Turfgrass species characteristics for roadsides

July 9, 2019

by Dominic Christensen

Turfgrass species are often planted to revegetate roadsides after construction, especially in cities and urban areas. Their short-stature growth habit gives drivers better visibility than shrubs or trees. They can also function as a buffer strip to reduce pollutant loading, recharge groundwater, and reduce erosion, among other benefits (Beard & Green, 1994; Friell, Watkins, & Horgan, 2015). Mixtures of turfgrass species are often used because one species cannot tolerate every stress and certain species may be more suited in particular environments (Friell et al., 2015). Furthermore, planting mixtures of these species enhances the biodiversity and resilience of these systems. This article highlights the rationale for use of individual species along roadsides, their advantages, and disadvantages in Minnesota or in regions with a similar climate. These are the species currently being tested in the MnDOT regional mixture trial. Stay tuned for a future blog post highlighting general characteristics of other species along roadsides such as bluegrama, prairie junegrass, Canada bluegrass, and more!

Kentucky bluegrass

Rationale: To give roadsides a “front-lawn” look that is dense and aesthetically pleasing if well-maintained. Unfortunately, Kentucky bluegrass is the most popular and cheapest sod available and that translates to its overuse along roadsides.

Advantages Disadvantages
  • Dense rhizomatous growth habit
  • Dormancy mechanisms allows it to survive long periods of drought
  • Winter hardy
  • Poor salt tolerance—often its greatest limitation (Alshammary, Qian, & Wallner, 2004)
  • Slow to establish from seed
  • Requires more mowing and is not suited to low-maintenance conditions

 

turfgrass seedlings emerging through erosion blanket
Figure 1. Kentucky bluegrass slow establishment in Fergus Falls, MN.

 

Fine fescue

Rationale: For use on all types of roadsides as a low-maintenance grass that has medium tolerance to a variety of stresses. Arguably the most adapted group of short-stature species for use along roadsides. The term fine fescue < http://lowinputturf.umn.edu/ > refers to a group of five turfgrasses (strong creeping red fescue, slender creeping red fescue, hard fescue, sheep fescue, and Chewings fescue).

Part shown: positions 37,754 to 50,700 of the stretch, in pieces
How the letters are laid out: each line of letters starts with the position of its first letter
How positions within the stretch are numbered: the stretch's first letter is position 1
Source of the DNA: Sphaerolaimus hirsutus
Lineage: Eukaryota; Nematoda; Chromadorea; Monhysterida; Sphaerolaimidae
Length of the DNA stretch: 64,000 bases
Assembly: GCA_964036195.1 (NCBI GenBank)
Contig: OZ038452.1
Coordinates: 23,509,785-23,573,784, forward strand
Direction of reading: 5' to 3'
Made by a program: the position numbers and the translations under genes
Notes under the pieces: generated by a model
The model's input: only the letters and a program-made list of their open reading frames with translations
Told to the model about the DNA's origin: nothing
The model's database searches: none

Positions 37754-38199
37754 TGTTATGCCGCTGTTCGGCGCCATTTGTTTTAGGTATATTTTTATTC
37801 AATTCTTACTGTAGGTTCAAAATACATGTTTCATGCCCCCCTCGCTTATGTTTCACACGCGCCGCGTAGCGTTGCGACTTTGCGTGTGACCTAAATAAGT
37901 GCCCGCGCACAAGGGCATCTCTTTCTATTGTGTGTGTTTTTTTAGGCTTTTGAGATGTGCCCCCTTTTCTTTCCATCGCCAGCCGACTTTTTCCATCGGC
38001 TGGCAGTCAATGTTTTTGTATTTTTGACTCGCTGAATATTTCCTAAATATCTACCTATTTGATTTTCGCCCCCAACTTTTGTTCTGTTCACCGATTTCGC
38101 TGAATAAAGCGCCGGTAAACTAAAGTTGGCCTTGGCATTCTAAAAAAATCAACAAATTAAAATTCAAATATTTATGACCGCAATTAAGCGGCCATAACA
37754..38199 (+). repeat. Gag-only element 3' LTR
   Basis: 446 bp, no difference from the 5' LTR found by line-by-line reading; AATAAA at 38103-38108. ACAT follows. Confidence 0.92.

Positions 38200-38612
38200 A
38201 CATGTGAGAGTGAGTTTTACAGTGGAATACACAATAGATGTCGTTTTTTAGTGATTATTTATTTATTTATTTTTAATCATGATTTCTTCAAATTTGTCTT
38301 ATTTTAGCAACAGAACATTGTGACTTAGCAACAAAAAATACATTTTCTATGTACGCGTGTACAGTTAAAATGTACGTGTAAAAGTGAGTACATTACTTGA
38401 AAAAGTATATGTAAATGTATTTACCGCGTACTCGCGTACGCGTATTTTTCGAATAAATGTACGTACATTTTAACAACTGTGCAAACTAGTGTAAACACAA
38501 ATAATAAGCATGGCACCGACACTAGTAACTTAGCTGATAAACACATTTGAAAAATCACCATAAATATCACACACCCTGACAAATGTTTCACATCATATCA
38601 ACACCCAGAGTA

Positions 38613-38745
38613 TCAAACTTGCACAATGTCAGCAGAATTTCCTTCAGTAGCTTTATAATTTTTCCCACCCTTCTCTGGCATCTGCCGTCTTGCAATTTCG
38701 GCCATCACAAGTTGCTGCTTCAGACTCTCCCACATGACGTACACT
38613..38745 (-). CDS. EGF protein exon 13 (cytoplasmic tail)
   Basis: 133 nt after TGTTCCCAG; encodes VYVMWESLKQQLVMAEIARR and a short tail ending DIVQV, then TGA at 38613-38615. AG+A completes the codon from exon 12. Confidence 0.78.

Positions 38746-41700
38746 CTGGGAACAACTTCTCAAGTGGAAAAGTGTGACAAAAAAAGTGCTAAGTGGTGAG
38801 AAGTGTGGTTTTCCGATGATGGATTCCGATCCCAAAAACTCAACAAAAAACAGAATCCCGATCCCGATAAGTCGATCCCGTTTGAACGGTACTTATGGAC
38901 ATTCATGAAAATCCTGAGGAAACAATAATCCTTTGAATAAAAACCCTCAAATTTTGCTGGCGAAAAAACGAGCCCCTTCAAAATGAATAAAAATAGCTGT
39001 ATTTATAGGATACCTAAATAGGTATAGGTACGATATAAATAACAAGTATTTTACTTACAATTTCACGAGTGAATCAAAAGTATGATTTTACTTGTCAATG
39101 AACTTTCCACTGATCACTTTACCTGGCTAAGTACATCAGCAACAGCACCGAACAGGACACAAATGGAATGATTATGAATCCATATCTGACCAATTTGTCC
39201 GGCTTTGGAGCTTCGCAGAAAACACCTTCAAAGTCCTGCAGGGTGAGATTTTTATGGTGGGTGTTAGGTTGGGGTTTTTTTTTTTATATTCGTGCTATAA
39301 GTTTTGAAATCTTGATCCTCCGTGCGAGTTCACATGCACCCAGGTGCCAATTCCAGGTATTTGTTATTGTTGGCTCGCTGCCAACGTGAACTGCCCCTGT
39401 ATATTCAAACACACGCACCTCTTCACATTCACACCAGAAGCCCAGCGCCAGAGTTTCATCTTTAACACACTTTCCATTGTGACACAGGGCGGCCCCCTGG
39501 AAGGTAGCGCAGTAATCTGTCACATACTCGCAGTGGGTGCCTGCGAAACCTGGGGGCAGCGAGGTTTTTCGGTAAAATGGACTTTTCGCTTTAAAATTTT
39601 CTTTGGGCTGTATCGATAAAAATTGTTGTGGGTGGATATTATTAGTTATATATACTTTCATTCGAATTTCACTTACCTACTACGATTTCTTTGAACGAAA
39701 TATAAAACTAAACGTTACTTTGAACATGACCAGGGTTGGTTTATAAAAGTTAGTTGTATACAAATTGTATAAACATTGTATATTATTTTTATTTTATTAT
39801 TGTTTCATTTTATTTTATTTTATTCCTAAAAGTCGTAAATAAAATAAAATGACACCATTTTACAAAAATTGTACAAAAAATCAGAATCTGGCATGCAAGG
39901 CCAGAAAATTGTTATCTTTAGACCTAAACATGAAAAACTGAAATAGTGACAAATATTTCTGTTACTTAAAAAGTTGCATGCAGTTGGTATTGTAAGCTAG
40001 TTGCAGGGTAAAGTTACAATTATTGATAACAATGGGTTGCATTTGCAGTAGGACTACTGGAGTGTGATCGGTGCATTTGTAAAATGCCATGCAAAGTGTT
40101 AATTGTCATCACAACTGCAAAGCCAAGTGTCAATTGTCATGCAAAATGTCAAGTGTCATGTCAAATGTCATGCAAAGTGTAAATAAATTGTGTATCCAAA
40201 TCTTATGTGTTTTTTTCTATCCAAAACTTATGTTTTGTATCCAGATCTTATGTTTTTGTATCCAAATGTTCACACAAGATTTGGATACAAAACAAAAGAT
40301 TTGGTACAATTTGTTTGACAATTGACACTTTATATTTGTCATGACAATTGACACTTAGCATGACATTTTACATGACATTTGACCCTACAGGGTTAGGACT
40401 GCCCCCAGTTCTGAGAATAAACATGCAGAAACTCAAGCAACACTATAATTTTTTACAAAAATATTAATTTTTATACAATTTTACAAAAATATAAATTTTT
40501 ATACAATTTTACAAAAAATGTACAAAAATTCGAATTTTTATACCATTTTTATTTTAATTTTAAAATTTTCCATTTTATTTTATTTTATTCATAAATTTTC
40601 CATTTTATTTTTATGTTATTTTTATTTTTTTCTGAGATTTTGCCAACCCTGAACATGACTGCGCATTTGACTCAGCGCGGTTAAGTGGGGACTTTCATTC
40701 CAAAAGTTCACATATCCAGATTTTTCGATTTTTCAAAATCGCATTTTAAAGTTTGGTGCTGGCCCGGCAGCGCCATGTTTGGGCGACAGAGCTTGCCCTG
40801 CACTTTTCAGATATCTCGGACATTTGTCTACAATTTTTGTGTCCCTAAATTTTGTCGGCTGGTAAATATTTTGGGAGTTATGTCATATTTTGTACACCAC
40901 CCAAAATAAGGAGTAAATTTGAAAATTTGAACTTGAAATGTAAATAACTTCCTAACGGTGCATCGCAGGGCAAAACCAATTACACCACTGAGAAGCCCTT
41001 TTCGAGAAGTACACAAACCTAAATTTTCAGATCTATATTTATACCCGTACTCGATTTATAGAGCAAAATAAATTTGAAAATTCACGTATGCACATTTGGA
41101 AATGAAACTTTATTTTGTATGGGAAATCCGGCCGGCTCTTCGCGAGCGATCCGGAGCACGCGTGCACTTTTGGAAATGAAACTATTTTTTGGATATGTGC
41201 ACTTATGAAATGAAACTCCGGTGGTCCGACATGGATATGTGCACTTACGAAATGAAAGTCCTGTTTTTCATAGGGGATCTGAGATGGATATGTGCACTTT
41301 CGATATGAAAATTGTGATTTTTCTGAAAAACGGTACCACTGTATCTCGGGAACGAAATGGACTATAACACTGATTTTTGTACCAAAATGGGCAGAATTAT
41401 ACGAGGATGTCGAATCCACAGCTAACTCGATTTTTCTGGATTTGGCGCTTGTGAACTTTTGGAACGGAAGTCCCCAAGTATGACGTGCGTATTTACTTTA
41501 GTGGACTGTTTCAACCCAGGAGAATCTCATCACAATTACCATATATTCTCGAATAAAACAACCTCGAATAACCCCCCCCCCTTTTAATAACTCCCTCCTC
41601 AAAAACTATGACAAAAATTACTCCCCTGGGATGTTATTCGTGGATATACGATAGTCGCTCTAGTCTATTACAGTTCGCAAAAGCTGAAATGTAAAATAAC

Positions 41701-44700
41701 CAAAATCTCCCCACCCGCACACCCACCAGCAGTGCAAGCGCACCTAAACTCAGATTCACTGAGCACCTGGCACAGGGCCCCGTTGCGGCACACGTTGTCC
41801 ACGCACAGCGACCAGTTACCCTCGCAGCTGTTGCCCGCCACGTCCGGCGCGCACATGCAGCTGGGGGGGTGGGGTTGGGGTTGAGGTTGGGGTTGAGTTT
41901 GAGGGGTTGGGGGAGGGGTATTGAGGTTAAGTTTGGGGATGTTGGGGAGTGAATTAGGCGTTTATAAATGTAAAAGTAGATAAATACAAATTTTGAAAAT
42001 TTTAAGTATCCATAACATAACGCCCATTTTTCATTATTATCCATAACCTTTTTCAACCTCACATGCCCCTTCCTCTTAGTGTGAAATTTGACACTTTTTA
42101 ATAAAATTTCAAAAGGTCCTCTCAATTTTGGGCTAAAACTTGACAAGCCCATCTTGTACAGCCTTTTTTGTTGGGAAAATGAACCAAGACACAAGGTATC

Advantages Disadvantages
  • Requires less mowing, nutrient inputs, and general maintenance
  • More tolerant of poor soil conditions and some fescues have excellent salt tolerance
  • Usually one of the top performers in roadside research projects (Friell et al., 2015)
  • Some species require more time and water to establish
  • Less tolerant to high foot-traffic areas
  • Susceptible to death when mowing occurs during periods of drought and excessive heat

 

Young fine fescue plants in plots alongside a curb
Figure 2. Fine fescue plots in East Grand Forks, MN.

 

Perennial ryegrass

Rationale: Planted to reduce soil erosion quickly in highly erosive environments. Adapted as a cover crop to allow slower establishing species time to establish.

Advantages Disadvantages
  • Quick germination and establishment
  • Tolerant to high foot-traffic areas
  • Species is highly unlikely to persist after two to three years due to poor winter hardiness
  • Poor salt tolerance
  • Greatly interferes with mixture success when present in quantities greater than 10% (Henensal, Arnal, & Puig, 1980)